Black Like Me Review
By: David L. Middleton
06 December 2009
Did you ever wonder what it was like for a white man to be black in the South during the end of the 1950’s? A procedure to darken the skin was possible and was done in 1959. In Black Like Me, by John Howard Griffin, he explains and identifies how African Americans are treated differently and harshly due solely to the color of skin, by changing his own skin color to that of a black man. This book was written to provide America with hands-on experience of the daily life of a black man and help provide a possible solution to help America with the race problem. The role of race and skin ...view middle of the document...
As a black man, he could not enter some of these businesses. While in the company of other black men, Mr. Griffin was treated as a normal person. Mr. Griffin believed, “Its drama lay in its lack of drama, in its quietness, in the courtesies we felt impelled to extend to one another. I wondered if the world outside were so bad for us that we had to counter it among ourselves by salving one another with kindness.” Knowing the white man had a lot of hate toward blacks’ encouraged black people to love each other more.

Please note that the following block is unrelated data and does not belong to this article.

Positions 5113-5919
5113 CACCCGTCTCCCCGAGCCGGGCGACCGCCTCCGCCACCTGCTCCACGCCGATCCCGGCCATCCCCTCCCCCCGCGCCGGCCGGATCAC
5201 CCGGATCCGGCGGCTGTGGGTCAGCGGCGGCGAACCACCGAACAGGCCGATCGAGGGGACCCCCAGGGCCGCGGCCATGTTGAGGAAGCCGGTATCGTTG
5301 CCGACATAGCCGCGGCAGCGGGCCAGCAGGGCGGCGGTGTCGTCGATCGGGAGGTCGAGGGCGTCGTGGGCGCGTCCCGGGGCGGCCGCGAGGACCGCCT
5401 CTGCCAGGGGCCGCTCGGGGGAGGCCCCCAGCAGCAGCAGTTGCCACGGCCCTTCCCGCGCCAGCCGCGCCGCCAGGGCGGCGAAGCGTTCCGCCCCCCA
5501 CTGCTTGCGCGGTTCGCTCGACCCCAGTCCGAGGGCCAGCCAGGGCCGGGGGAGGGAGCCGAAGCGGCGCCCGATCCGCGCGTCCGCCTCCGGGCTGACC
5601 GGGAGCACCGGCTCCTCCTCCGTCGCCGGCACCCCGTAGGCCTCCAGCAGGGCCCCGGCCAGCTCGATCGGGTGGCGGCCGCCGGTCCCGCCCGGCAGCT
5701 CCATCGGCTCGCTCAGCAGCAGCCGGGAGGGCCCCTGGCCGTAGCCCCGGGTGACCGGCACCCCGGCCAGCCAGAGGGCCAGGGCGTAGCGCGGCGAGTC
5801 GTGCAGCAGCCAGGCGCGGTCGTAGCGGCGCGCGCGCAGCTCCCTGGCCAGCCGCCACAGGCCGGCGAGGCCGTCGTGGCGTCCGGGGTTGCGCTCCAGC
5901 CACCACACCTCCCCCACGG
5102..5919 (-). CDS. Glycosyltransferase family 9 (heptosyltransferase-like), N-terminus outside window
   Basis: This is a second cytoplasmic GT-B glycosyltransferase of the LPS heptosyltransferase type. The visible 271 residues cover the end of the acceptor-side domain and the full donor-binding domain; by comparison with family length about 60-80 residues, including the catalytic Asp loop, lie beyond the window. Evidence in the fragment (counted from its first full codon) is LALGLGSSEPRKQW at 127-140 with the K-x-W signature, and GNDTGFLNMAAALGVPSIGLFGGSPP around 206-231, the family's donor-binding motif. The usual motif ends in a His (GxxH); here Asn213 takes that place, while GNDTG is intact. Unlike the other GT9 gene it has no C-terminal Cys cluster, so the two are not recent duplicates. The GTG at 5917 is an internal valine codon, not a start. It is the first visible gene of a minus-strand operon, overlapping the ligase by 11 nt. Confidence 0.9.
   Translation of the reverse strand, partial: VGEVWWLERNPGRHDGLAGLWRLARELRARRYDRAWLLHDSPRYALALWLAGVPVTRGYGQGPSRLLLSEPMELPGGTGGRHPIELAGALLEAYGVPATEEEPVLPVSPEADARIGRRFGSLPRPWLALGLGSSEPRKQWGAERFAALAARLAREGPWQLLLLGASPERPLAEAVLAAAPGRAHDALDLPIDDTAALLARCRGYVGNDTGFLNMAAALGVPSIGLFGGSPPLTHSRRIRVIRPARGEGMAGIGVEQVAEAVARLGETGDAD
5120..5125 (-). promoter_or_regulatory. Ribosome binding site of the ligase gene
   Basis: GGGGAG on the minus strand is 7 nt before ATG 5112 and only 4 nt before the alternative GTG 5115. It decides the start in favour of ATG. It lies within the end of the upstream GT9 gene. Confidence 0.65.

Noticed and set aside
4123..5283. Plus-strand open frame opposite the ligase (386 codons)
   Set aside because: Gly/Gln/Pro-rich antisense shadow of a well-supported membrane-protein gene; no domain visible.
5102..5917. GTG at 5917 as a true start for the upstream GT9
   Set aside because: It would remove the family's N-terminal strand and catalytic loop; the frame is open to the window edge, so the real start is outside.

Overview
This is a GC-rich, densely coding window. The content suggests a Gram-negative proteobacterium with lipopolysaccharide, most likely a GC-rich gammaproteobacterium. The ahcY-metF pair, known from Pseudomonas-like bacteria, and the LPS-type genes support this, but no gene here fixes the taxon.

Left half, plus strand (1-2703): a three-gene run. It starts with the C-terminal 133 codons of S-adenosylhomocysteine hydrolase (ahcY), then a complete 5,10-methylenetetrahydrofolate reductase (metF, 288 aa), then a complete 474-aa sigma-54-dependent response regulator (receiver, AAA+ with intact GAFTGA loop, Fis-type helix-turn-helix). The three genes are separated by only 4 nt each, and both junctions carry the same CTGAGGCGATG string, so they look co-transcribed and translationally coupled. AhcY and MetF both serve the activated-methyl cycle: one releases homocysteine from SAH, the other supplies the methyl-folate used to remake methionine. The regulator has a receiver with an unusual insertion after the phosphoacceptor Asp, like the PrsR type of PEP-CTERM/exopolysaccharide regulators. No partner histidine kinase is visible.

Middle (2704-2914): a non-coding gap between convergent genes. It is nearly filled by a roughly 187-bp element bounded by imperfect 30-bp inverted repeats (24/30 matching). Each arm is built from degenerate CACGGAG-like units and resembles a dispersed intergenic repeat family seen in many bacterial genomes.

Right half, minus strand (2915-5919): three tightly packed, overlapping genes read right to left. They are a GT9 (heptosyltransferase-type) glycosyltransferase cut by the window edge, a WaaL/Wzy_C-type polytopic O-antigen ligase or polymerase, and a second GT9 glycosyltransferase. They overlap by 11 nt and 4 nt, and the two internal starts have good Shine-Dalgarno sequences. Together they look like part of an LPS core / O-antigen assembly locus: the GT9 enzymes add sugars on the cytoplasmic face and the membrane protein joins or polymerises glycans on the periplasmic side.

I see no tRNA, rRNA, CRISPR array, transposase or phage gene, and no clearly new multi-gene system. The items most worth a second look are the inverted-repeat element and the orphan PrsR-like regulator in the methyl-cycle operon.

As John Howard Griffin traveled throughout the South, he noticed that people of different class and roles treated black people different. Mr. Griffin describes a white woman in a dime store who refused to cash his travelers’ checks. Regardless of how often he has shopped there, the woman would not help him. John Howard Griffin later arrived at a Catholic book store. He asked to cash the check, which they did without hesitation, proving how people of different roles determine the treatment of black people. In Black Like Me, he also mentions how a military uniformed officer would not get in front of him while waiting to board the bus. Class and role plays a major part in this example. Men in uniform, mostly officers, did not show racism or discrimination because of the integration of the armed forces. As Mr. Griffin was trying to buy his bus ticket, the white woman ticket-seller saw Mr. Griffin and “her otherwise attractive face turned sour, violently so.” This woman, of lower class with a role of fewer standards than of the military officer, treated Mr. Griffin harsher. She continued by trying to refuse his money. After finally accepting, she proceeded to “hurl my change and the ticket on the counter with such force most of it fell on the floor at my feet.” White men of very low class seem to make themselves present after dark. John Griffin described how these men treat the black man. They view black men as “inexhaustible sex-machines with...